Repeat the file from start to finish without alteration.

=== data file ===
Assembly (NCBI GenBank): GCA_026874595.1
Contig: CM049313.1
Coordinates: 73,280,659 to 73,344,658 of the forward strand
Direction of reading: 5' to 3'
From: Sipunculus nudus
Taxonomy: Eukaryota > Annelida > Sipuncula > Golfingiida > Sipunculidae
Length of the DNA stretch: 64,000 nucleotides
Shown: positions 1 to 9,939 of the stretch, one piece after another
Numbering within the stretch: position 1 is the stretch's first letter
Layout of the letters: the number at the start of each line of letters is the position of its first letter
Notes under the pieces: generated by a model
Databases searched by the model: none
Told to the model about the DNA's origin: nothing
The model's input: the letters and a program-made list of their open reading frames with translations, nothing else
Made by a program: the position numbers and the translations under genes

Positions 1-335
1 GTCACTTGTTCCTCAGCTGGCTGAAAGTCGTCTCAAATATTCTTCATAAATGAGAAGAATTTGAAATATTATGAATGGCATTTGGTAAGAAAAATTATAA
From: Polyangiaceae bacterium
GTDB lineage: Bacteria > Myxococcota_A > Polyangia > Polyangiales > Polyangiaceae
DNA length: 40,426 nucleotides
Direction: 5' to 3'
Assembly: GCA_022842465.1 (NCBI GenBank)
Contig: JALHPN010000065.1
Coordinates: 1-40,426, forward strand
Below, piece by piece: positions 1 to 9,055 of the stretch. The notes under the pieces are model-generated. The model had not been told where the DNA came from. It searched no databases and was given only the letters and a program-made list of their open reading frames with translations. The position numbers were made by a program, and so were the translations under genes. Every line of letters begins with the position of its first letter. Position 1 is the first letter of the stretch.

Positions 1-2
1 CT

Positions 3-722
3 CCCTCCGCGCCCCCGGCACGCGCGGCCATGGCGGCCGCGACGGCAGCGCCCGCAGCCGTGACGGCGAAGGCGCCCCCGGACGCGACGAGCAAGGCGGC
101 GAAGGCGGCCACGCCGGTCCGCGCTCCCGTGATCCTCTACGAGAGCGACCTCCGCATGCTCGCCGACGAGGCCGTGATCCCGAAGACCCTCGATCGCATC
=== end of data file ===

Assembly (NCBI GenBank): GCA_026874595.1
Contig: CM049313.1
Coordinates: 73,280,659 to 73,344,658 of the forward strand
Direction of reading: 5' to 3'
From: Sipunculus nudus
Taxonomy: Eukaryota > Annelida > Sipuncula > Golfingiida > Sipunculidae
Length of the DNA stretch: 64,000 nucleotides
Shown: positions 1 to 9,939 of the stretch, one piece after another
Numbering within the stretch: position 1 is the stretch's first letter
Layout of the letters: the number at the start of each line of letters is the position of its first letter
Notes under the pieces: generated by a model
Databases searched by the model: none
Told to the model about the DNA's origin: nothing
The model's input: the letters and a program-made list of their open reading frames with translations, nothing else
Made by a program: the position numbers and the translations under genes

Positions 1-335
1 GTCACTTGTTCCTCAGCTGGCTGAAAGTCGTCTCAAATATTCTTCATAAATGAGAAGAATTTGAAATATTATGAATGGCATTTGGTAAGAAAAATTATAA
From: Polyangiaceae bacterium
GTDB lineage: Bacteria > Myxococcota_A > Polyangia > Polyangiales > Polyangiaceae
DNA length: 40,426 nucleotides
Direction: 5' to 3'
Assembly: GCA_022842465.1 (NCBI GenBank)
Contig: JALHPN010000065.1
Coordinates: 1-40,426, forward strand
Below, piece by piece: positions 1 to 9,055 of the stretch. The notes under the pieces are model-generated. The model had not been told where the DNA came from. It searched no databases and was given only the letters and a program-made list of their open reading frames with translations. The position numbers were made by a program, and so were the translations under genes. Every line of letters begins with the position of its first letter. Position 1 is the first letter of the stretch.

Positions 1-2
1 CT

Positions 3-722
3 CCCTCCGCGCCCCCGGCACGCGCGGCCATGGCGGCCGCGACGGCAGCGCCCGCAGCCGTGACGGCGAAGGCGCCCCCGGACGCGACGAGCAAGGCGGC
101 GAAGGCGGCCACGCCGGTCCGCGCTCCCGTGATCCTCTACGAGAGCGACCTCCGCATGCTCGCCGACGAGGCCGTGATCCCGAAGACCCTCGATCGCATC